With fall fast approaching, it’s time for kids to head back to school. As students congregate in classrooms, stories of summer adventures aren’t the only thing they’ll be sharing.
Head lice will make their dreaded, itchy appearance again this year. But now, the annoying little pests are harder to kill.
A new analysis finds Maine is among 25 states where lice have grown resistant to an ingredient in common over-the-counter treatments. Permethrin, long the first line of defense against head lice — and still effective against ticks — has lost its punch. After decades of exposure, lice have genetically mutated to become desensitized to the chemical, according to researchers at Southern Illinois University.
Permethrin is the active ingredient in many drugstore lice treatments, including Nix and Rid brands.
The scientists, led by Kyong Yoon, an assistant professor in the biological sciences and environmental sciences program, presented their findings Tuesday at a meeting of the American Chemical Society in Boston, several media outlets reported. (As HealthDay points out, research presented at such meetings is considered preliminary until it’s published in a peer-reviewed medical journal.)
The researchers gathered lice samples from 30 states.
“We have found 100 percent resistance among 104 lice populations out of 109 we tested,” Yoon told HealthDay. “It’s really alarming.”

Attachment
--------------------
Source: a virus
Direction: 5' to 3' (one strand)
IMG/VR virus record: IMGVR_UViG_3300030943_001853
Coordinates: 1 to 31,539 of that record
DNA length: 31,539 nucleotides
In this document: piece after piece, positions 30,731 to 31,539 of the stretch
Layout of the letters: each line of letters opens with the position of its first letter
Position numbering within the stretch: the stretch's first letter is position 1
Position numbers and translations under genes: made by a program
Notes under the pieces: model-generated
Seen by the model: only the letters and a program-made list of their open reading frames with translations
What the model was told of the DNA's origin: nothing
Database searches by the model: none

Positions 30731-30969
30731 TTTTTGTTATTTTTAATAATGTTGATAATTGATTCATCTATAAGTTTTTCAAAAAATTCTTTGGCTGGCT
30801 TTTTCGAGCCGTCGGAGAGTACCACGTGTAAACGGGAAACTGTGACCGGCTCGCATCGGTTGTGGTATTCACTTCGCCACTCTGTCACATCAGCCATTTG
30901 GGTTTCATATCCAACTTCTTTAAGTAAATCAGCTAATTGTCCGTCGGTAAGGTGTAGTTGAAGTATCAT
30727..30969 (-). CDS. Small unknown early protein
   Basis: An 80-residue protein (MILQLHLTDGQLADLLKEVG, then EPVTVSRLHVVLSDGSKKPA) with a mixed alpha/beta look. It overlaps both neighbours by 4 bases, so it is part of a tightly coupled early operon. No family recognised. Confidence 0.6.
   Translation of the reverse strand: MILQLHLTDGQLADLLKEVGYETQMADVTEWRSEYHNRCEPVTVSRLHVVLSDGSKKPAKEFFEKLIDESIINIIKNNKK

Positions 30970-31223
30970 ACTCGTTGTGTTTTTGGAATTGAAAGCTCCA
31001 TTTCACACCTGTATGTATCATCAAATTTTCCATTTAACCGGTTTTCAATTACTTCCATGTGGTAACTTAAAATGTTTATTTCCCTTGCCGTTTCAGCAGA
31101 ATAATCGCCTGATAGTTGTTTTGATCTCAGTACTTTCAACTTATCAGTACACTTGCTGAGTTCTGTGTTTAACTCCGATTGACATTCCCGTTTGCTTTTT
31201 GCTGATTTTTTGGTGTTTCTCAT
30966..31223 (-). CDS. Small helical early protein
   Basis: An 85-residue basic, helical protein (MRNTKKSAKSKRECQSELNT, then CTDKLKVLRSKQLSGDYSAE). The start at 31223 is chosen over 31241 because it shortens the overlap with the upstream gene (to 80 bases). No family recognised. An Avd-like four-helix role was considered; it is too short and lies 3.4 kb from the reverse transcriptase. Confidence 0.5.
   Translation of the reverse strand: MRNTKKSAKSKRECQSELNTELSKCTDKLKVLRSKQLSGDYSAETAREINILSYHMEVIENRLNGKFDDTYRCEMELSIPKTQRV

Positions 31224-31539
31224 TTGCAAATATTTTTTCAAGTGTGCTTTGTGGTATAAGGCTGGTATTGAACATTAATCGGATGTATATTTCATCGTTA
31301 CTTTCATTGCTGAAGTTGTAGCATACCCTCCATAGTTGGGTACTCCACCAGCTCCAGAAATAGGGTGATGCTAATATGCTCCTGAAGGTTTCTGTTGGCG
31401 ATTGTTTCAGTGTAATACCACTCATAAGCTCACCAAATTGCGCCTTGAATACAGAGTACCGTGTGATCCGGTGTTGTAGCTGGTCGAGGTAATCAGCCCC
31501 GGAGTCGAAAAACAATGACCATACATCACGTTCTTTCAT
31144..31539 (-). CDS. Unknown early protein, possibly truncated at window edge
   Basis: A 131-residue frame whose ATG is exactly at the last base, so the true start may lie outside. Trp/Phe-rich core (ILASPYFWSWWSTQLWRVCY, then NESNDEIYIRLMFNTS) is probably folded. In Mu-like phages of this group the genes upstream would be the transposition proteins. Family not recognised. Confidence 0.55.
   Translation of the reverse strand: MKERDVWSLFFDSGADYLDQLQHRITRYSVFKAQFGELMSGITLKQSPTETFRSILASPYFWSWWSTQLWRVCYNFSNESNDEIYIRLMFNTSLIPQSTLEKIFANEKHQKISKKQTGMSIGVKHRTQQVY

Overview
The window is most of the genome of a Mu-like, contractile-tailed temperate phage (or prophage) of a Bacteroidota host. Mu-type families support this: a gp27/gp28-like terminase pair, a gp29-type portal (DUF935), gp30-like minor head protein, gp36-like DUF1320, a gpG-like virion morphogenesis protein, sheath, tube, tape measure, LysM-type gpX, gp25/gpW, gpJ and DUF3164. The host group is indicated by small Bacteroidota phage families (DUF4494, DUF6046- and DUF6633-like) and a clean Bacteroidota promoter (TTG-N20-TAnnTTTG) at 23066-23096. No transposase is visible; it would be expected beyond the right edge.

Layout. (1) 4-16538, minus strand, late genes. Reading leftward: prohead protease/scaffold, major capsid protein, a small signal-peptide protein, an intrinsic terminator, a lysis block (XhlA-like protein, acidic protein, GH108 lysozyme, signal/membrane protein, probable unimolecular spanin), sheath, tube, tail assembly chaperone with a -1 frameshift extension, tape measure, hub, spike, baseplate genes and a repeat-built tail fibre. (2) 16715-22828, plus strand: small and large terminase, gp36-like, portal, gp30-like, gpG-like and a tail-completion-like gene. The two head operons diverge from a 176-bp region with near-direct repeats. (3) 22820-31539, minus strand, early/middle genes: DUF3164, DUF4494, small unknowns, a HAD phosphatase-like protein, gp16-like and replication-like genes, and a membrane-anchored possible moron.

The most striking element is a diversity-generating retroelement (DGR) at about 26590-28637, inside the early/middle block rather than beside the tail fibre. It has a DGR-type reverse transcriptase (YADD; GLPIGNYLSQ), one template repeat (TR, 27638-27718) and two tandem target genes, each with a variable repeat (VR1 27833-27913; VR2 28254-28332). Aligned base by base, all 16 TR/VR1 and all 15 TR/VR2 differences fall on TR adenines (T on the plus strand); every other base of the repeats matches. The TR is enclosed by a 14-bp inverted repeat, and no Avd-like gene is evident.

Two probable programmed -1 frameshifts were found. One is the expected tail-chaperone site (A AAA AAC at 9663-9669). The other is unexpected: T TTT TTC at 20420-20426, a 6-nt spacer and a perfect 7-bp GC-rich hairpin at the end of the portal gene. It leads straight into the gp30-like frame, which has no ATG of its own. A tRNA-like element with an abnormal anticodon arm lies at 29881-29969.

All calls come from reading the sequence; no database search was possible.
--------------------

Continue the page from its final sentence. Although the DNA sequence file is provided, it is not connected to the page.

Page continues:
Head lice aren’t known to transmit disease. But the little parasites cause itching as they feast on our blood and deposit their eggs (called nits) at the base of hair shafts. Lice can’t jump or fly, they spread by crawling from the hair of an infested person to others. Personal hygiene and cleanliness play no role in head lice infestations.
The U.S. CDC estimates that 6 million to 12 million head lice infestations occur each year in the United States among children aged 3 to 11.
The good news is that other treatments are available to kill lice, though they may be costlier. Prescription medications that contain newer generation chemicals, such as benzyl alcohol and ivermectin, still work.
(Yoon’s research was funded by Sanofi, a drug company that sells a lice treatment product containing ivermectin, CNN reported.)
Still, scientists warn that lice could similarly grow resistant to those other chemicals over time.
The American Academy of Pediatrics recommends that in areas with known resistance to over-the-counter lice treatments, parents should call their child’s doctor about trying a prescription medication. The academy also notes that most cases of head lice are acquired outside of schools, urging administrators to allow kids with infestations to remain in class and warning that “no-nit policies are unjust and should be abandoned.”
Another way to rid children of lice is to brush the hair with a fine-tooth comb that catches the parasites.
Professional treatment services are popping up to help families combat lice. Waterville resident Mary Collar opened All About Lice in January after 11 members of her family got lice and spent hundreds of dollars on chemical treatments.
“I would’ve given my teeth for somebody to help me,” she told the BDN at the time.
A similar company based in Portsmouth, New Hampshire, has a location in Portland according to its website, and some Massachusetts lice removal services travel to southern Maine.